Refactoring from super.setUp()

Cedric rightly points out that JUnit’s “Call super” is a serious antipattern. This happens a lot in my experience too – project-wide test classes that where any special setUp() must call super.setUp(). JUnit has served its purpose admirably, but I think there are now more effective test frameworks (I’d like to check out JBehave, TestNG, and Artima SuiteRunner), but widespread familiarity with the JUnit dictates that JUnit is often the de facto choice.

Encouraging or forcing people to call super is completely evil. It brings out the worst of OO inheritance. What can go wrong? I’ll use JUnit to illustrate, though the points relate to any OO architecture, not just JUnit or testing. These are the main problems:

  • The subclass author might forget to call super.setUp(), or might not be aware its necessary.

  • super.setUp() might one day change behaviour, so the assumptions of subclasses are no longer valid. The subclass may be using a variable that is no longer initialised, for instance.

  • Now that we’re using this “sometimes call super” pattern, subclass authors have to tread delicately … any non-final, non-private, method in the superclass is now in play … it’s a candidate for calling super from the subclass. How about tearDown(). Do I have to call super.tearDown(). Only way to find out is to inspect the code, rely on documentation, or ask someone. Hopefully, it won’t change. How about some of those protected utility methods that I’m allowed to override for greater granularity? Do I have to call super on them too?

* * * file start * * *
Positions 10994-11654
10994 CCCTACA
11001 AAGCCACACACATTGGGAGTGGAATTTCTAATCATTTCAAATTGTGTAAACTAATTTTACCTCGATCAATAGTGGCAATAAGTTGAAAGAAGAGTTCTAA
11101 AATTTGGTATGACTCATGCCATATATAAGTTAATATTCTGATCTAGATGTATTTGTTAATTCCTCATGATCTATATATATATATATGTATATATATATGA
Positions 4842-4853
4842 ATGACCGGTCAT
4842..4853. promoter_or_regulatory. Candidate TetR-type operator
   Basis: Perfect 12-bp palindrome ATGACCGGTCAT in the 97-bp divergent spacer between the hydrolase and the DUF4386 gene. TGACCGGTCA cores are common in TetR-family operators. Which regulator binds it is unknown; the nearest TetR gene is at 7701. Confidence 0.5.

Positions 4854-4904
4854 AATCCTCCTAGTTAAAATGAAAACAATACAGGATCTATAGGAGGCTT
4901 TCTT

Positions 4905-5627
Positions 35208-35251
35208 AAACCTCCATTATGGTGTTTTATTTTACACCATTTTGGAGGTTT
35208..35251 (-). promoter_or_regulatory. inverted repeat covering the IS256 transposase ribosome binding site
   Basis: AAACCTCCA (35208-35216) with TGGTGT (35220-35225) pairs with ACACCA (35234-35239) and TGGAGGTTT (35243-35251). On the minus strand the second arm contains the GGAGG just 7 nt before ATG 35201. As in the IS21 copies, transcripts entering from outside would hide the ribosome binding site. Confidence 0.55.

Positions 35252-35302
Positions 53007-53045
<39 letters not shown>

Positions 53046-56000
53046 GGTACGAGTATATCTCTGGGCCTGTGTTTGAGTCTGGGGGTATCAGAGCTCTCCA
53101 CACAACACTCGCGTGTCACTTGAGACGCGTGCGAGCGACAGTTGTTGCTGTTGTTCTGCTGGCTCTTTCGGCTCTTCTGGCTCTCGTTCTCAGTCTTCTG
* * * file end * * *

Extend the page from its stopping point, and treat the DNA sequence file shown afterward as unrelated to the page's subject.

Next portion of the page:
The best antidote is usually a template method. That’s the thing to do in the case of JUnit:

public class SpaceGameTest extends TestCase { // UNCOMPILED!

public <b>final</b> void setUp() {

    createTeams(); // Example of project-wide setup

protected abstract afterSpaceGameSetUp();



public class BattleTest extends TestCase { ... public void afterSpaceGameSetUp() { score = 0; }


Great, the subclass author is now forced to override afterSpaceGameSetUp() and write setUp(). Immediate notification from your friend, AKA the compiler, if you forgot. And the method tells you exactly when it will occur in the test lifecycle.

BTW I’m not sure I agree with Cedric’s idea on multiple calling setUpAnything()? What order would it call them in? Use reflection to call superclasses first, then subclasses, and so on down to the bottom? It would be a confusing violation of OO (even beyond that reasonably performed by JUnit for testing purposes). Or maybe alphabetical order, so you’d end up with a convention of setUp01Blah() … but that would defeat the purpose of separating out base classes from subclasses. I’m fairly happy with the template class solution as it keeps the test framework model simple.

Also, if, for some reason, you insist on requiring super.setUp() (“industry standard” is one such reason, though I don’t buy it), then it’s worth easing the pain as follows: * Declare anything “final” that you don’t expect to be overridden. Makes it more obvious when you do need to override things. * I strive to avoid comments where possible, but that’s because I favour neat code and clean architecture over extensive documentation. Since the “call super” design is error-prone, this is one time where comments really are needed, so explain what needs to be done. * Basic psychology suggests people will inevitably forget to call super. If the consequence is subtle, people will be frustrated as they spend time trying to work out what’s gone wrong. Make the consequence slap in the face with an assertion: in the base class, write a “final” test method that checks the assumptions set up by the base setUp() (create a flag variable if necessary, to test that base setUp() has been called).